Typically, private companies have a simple chain of command. There is usually a vice president who has multiple section leads that handle employees in their section. It’s generally straightforward, and you have one boss. Not so in the contracting world. Depending on the organization, you may have multiple people to report to, including the program lead or manager from the contracting company. It’s an adjustment getting used to having a contractor boss and multiple government employees to report to onsite. Learning to manage all the bosses can be one of the most challenging aspects of being a federal contractor.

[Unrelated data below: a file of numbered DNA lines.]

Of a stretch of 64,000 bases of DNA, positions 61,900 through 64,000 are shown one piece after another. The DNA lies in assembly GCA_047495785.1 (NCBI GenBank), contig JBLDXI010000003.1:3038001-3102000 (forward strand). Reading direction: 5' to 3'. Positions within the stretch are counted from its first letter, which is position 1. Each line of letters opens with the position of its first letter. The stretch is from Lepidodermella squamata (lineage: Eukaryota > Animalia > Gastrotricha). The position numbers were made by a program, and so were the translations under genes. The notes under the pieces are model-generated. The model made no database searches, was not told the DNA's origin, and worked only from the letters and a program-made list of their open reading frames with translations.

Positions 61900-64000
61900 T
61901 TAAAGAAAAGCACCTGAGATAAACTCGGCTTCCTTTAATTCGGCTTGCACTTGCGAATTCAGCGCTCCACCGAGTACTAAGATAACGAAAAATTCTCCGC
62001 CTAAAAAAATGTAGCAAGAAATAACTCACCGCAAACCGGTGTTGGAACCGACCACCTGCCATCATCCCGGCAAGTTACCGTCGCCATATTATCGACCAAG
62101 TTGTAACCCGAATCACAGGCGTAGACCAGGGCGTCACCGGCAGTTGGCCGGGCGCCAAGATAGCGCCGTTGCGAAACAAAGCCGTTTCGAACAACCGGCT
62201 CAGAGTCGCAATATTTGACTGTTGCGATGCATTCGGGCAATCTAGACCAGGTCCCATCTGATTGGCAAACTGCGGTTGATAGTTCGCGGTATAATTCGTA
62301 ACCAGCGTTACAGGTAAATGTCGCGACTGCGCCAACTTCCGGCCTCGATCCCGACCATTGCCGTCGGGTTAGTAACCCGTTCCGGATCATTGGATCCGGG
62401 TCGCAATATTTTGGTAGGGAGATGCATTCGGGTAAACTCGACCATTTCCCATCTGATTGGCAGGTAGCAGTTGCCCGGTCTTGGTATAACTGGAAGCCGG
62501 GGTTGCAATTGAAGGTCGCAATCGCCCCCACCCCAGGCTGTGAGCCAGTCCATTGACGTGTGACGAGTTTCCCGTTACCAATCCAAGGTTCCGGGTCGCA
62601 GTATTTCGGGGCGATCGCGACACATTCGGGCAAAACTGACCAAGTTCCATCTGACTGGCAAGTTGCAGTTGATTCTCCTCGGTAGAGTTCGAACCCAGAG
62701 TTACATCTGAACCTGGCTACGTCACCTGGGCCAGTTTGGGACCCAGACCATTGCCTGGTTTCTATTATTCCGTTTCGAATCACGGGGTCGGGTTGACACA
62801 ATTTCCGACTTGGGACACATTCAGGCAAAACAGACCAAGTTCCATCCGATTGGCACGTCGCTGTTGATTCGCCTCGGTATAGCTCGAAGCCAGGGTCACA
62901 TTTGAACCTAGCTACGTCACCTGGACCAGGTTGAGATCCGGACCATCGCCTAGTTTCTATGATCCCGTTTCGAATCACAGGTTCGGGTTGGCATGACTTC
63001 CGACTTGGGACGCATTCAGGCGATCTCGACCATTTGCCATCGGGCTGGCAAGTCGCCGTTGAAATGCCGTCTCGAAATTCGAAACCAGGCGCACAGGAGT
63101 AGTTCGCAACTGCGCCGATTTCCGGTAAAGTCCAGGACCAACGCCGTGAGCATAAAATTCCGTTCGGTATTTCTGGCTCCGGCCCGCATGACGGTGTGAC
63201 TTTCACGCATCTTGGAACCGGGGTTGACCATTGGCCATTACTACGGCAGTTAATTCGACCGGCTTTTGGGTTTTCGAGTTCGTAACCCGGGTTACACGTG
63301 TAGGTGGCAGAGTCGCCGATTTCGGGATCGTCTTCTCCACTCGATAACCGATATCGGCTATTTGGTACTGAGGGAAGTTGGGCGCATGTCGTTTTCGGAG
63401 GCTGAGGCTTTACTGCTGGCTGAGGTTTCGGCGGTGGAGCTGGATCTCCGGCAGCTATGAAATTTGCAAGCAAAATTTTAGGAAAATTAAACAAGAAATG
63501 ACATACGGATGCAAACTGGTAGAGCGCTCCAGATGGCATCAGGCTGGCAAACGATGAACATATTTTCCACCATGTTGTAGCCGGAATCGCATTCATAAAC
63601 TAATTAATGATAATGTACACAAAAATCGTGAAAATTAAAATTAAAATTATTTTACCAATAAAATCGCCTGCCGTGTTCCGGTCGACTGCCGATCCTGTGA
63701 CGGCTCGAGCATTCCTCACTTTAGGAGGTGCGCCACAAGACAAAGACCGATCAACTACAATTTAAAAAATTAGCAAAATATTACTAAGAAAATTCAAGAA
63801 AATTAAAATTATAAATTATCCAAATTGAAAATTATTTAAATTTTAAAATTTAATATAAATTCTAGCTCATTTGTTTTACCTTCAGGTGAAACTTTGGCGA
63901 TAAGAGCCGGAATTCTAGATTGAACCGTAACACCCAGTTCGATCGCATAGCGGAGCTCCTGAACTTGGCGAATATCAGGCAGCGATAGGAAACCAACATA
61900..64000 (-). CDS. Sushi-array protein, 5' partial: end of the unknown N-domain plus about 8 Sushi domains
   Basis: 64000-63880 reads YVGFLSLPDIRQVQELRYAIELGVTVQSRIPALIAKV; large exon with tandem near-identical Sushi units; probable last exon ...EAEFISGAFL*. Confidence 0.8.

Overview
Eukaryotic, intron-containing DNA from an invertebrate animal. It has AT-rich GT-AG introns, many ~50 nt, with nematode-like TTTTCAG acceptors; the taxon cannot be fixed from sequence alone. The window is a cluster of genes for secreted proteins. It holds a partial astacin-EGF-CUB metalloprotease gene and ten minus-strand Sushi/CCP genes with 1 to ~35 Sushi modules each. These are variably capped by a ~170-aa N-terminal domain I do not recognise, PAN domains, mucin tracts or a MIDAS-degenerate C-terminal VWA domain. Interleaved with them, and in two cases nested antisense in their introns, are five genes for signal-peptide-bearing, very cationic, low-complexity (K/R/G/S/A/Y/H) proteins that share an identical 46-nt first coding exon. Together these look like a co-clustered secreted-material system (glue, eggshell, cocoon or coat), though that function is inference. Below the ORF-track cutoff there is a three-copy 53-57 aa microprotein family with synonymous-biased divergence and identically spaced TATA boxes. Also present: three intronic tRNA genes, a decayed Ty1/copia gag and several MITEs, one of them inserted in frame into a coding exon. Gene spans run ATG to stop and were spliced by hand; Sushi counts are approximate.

This is the real test that will make or break a DoD contractor — learning the military culture and all the complexities of rank, protocols, and unwritten rules. For insight, I’ll share a story that completely illustrates how the shift from the private sector to DoD contracting can go very wrong unless a person is a quick study and has the right attitude to make it in a DoD environment. A recent graduate of a master’s degree program was hired to work as a contractor for a DoD organization. This graduate had excellent grades, was a real go-getter, and a pleasant personality. Everything seemed great until the day graduate wrote his first email to the colonel. “Dear Jack, Attached is the report you asked for. Let me know if you have any questions and I’ll be happy to go over them. Thanks, G”.  I’ll let you guess how well that went over. The bottom line is unless a person has some basic understanding of military culture, they won’t last long in the DoD workplace.